Study finds temperature can predict wildfires

phys.org | 4/24/2019 | Staff
marked (Posted by) Level 4
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One of the best predictors of western wildfires could be how hot it's been, according to a new geography study by the University of Cincinnati.

Geography professor Susanna Tong and her students studied a variety of weather, microclimate and ground conditions in historic fires around Phoenix, Arizona, and Las Vegas, Nevada, to determine which might be the most important in predicting the risk of wildfire.

Temperature - Predictor - Humidity - Rainfall - Moisture

They found that temperature was a better predictor than humidity, rainfall, moisture content of the vegetation and soil and other factors. They presented their findings this month at the American Association of Geographers conference in Washington, D.C.

"We examined a long list of data. The results show that the maximum temperatures had the highest correlation with fires," UC student Diqi Zeng said. "That makes sense because if you have high temperatures, a fire is easier to ignite."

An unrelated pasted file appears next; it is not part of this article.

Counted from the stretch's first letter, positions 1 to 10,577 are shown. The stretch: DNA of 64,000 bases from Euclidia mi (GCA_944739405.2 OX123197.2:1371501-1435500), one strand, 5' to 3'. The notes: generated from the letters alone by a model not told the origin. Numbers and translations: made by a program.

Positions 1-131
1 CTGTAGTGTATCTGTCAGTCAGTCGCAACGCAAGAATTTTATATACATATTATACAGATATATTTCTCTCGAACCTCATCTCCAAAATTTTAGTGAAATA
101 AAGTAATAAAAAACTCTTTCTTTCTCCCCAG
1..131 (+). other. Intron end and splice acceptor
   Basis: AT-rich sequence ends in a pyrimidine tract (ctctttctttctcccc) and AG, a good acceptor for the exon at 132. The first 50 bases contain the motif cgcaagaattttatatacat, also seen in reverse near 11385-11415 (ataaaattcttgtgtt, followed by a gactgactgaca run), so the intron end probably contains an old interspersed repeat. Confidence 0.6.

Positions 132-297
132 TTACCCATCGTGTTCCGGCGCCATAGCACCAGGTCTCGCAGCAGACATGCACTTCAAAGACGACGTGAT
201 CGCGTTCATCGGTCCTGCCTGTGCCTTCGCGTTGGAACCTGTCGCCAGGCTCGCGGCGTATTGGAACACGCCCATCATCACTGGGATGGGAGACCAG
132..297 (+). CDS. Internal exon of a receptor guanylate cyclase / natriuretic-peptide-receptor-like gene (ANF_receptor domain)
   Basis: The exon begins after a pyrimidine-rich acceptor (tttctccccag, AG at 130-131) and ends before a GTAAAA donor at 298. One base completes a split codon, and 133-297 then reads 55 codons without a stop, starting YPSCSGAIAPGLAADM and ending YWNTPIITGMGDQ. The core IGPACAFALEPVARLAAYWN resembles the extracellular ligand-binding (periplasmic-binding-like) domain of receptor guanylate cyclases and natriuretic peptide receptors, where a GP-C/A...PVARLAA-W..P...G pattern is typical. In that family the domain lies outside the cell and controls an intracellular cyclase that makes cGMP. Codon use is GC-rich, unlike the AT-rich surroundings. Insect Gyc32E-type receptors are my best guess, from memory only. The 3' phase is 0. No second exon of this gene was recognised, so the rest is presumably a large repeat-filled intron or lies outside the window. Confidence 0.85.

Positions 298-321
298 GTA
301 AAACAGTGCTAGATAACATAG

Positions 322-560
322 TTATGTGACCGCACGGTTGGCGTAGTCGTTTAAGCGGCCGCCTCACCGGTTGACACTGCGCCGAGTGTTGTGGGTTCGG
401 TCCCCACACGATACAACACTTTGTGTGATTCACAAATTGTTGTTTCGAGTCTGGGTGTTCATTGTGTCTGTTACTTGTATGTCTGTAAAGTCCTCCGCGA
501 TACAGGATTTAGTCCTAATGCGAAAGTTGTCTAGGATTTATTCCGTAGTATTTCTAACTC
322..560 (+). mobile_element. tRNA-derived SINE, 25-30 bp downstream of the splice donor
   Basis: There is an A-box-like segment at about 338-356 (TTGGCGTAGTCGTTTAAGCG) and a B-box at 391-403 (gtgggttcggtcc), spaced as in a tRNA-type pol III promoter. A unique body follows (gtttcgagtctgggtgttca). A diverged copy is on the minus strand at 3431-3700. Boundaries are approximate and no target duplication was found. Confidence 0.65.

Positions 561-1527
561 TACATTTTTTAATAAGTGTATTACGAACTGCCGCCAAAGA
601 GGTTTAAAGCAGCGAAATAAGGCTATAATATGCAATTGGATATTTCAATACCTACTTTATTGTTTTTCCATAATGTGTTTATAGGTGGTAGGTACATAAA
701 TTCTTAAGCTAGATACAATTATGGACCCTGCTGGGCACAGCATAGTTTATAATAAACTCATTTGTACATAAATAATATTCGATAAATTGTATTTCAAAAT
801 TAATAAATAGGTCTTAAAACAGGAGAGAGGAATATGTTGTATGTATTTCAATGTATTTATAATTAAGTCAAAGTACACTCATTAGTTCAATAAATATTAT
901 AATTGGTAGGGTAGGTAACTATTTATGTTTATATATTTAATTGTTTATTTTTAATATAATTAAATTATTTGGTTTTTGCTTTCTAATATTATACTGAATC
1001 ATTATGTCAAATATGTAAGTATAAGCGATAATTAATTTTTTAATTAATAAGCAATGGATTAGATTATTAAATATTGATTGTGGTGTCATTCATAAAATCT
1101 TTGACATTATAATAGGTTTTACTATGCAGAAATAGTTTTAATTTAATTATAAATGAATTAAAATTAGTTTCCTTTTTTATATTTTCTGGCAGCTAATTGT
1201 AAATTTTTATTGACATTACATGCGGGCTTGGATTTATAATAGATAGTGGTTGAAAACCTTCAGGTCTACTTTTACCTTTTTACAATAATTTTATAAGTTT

California - Year - Wildfire - Century - United

California last year witnessed the deadliest wildfire of the past century in the United States—a blaze that killed at least 88 people and caused an estimated $9 billion in damage, according to state insurers. Four of the state's five biggest wildfires on record have broken out since 2012.

Identifying the risk factors is an important step in preventing future blazes, Tong said.

UC - Student - Researcher - Shitian - Wan

UC student researcher Shitian Wan said she wanted to study wildfire after watching news coverage of the devastating 2018 Camp Fire in California, which her study referenced.

"The recent California wildfire, which is the deadliest and most destructive wildfire on record, showed clearly the devastating consequences. A better understanding of wildfire incidents is therefore crucial in fire prevention and future planning," their study said.

Wan - Research - Hers - Difference - People

Wan said she hopes research like hers will make a difference to people living in areas of high fire risk.

"What I'm trying to do is investigate the causal factors to create a risk map to examine where wildfires are most...
(Excerpt) Read more at: phys.org
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